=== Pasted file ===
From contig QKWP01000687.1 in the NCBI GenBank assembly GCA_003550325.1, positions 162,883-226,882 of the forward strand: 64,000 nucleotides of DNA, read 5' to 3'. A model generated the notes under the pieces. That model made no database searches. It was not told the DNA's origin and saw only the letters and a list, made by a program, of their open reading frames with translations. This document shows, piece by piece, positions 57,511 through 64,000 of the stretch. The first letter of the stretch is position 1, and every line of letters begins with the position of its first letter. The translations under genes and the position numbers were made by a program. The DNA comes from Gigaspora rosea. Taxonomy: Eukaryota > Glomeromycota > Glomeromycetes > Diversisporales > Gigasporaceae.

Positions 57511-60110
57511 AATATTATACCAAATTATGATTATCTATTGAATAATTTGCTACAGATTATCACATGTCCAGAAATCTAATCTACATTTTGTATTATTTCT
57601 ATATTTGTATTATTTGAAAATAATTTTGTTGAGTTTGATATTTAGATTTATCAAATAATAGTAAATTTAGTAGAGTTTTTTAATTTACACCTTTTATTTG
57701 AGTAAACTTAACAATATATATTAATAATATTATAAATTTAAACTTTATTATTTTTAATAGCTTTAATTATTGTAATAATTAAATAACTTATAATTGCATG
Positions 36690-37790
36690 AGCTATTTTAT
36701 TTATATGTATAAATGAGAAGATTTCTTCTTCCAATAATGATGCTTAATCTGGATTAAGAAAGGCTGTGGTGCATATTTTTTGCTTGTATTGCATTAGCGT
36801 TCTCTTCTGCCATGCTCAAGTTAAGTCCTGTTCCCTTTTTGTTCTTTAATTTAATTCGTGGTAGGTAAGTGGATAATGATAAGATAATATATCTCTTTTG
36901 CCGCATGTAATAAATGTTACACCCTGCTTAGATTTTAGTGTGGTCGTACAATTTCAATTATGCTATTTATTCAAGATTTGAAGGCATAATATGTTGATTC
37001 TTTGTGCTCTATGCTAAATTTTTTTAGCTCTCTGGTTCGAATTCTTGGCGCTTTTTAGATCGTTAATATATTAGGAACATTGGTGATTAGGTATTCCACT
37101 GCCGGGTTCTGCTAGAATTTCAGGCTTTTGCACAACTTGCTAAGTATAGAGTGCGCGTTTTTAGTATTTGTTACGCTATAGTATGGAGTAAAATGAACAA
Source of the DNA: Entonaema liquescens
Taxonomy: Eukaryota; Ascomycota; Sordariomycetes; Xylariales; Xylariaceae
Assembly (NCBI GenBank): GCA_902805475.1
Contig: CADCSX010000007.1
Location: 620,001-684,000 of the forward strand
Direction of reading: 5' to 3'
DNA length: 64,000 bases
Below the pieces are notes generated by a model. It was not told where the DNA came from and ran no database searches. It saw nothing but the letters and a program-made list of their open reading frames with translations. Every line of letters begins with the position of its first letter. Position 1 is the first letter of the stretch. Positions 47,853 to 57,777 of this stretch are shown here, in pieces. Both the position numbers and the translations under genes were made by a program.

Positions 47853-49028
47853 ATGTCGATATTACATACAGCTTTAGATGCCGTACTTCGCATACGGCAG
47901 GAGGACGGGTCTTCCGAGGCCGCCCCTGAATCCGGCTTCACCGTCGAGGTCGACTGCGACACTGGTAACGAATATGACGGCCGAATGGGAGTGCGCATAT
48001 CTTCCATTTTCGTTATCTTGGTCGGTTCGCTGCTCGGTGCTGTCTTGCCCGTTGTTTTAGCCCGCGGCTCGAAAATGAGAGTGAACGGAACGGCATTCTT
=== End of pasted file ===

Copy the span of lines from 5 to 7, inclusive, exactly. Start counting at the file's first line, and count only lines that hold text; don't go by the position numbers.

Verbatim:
57701 AGTAAACTTAACAATATATATTAATAATATTATAAATTTAAACTTTATTATTTTTAATAGCTTTAATTATTGTAATAATTAAATAACTTATAATTGCATG
Positions 36690-37790
36690 AGCTATTTTAT